Finally, the question must be considered whether any form of purchase takes place between the customers. But even this can be negated. It is, however, a loan in kind. Here, the lender transfers the ownership of objects of a certain type and quality to the borrower, and the borrower undertakes to return the same number of other objects of the same type and quality to the lender. 

Of course, the whole thing resembles a hat player trick, but a license would not be required for this.

Alcohol duty to minors

Persons under 20 years of age are prohibited from consuming or possessing alcoholic beverages in Lithuania. Even though the use of apps (and thus participation in the system) is only permitted from the age of 20, it would by no means be guaranteed that minors would not also be able to obtain alcoholic beverages from vending machines. However, it is not entirely clear whether the operator really has a special duty of care.

It is indeed prohibited to sell alcoholic beverages to persons under 20 years of age. However, according to the law, only Lithuanian companies licensed to retail alcoholic beverages must ensure that persons under 20 do not consume alcoholic beverages. The cooperation partner would be such a company, but the operator would not. 

This obligation also applies to catering businesses affiliated with the company. It would therefore have to be examined to what extent the operator and the cooperation partner are connected with each other. It can be assumed, however, that the operation of the vending machines in this form cannot be regarded as a catering business.

Therefore, the following applies here as well: No alcoholic beverages are “sold” and the operator does not fall into any of the categories mentioned. Only the cooperation partner may have special obligations.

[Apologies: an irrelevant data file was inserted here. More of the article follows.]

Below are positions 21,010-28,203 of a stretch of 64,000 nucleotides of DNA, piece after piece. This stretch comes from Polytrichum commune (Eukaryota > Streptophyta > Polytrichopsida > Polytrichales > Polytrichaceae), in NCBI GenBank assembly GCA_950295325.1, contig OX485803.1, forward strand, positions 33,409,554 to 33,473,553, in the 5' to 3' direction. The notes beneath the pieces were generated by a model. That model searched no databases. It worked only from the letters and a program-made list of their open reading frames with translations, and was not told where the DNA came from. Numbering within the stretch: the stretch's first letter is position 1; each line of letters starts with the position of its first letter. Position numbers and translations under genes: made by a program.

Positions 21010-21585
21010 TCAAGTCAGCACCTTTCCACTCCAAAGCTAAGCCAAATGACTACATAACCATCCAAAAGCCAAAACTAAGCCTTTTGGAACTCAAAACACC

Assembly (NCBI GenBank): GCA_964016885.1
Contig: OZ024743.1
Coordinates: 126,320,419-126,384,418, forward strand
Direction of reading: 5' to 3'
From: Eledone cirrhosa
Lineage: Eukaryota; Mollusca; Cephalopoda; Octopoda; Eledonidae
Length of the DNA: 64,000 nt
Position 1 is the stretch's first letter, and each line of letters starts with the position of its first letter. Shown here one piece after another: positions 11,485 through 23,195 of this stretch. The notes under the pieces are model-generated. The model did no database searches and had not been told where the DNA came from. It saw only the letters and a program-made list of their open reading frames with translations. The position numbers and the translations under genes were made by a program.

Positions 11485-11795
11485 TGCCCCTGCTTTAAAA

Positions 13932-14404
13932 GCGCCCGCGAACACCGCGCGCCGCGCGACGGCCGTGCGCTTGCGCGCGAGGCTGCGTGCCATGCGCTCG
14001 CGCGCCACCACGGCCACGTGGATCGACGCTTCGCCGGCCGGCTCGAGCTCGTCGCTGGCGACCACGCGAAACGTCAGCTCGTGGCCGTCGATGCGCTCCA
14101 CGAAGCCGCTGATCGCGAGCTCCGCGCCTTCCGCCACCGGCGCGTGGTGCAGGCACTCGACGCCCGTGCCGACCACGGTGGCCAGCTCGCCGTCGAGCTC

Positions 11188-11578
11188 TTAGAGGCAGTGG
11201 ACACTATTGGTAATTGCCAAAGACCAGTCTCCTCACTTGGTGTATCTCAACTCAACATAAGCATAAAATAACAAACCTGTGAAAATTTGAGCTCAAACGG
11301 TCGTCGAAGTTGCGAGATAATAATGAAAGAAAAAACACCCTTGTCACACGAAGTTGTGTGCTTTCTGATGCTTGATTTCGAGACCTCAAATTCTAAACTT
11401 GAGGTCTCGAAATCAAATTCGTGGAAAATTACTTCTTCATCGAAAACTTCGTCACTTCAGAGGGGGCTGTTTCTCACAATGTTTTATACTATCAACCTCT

Storage of alcohol

A general licence for the storage of alcoholic beverages is not required for companies that are not producers and do not operate in retail or wholesale. However, all companies (regardless of their business activity) are prohibited from storing the following in the Republic of Lithuania (irrespective of the final purpose of the alcoholic beverages)

  • alcoholic products without a certificate of conformity of alcoholic products
  • alcoholic products for which there is no licence to produce, import or sell and no legally binding documents for the purchase or transfer of such products
  • alcoholic beverages not bearing special marks
  • alcoholic beverages whose labelling does not comply with the requirements of the Republic of Lithuania
  • alcoholic products without a legally binding copy of the purchase or transport documents of these products at the point of sale (storage) and/or during transport

Here, the operator would for the first time make himself clearly vulnerable to attack. Because he too would have to ensure that the storage of alcoholic beverages does not violate the criteria mentioned – regardless of whether a sale takes place or not. If the substitute drinks are actually bought legally in a shop in the Republic of Lithuania, it can be assumed that they may be in conformity with most of the criteria mentioned. However, the legally binding copy of the purchase documents at the storage would probably be missing. A proof of purchase that the customer simply attaches to the bottle would not be sufficient.

It would also be difficult for the operator to make excuses, since he is not storing the products, but simply providing the customer with a “neutral” storage. After all, it is he who has determined the purpose of the warehouse and sets the rules. If he also wants to make sure that only drinks that do not violate these criteria or meet the above-mentioned requirements for “same type and quality” are stored in the vending machine, he must occasionally check the contents of the vending machine and intervene if necessary. Without doubt, it is clear that not only the customers are storage operators, but also he.

Everything has an end

The fact that this system had existed for so many months shows the inventive genius of its creators. Although everything seemed so simple at first glance, it was obviously difficult to stop it with the laws in force. The government of the Republic of Lithuania therefore seems to feel compelled to intervene. The Ministry of Economics has now announced amendments to the Alcohol Control Law to ban vending machines and to introduce rules on the lending and storage of alcohol.

Sources:
Civil Code of the Republic of Lithuania
Law on Alcohol Control of the Republic of Lithuania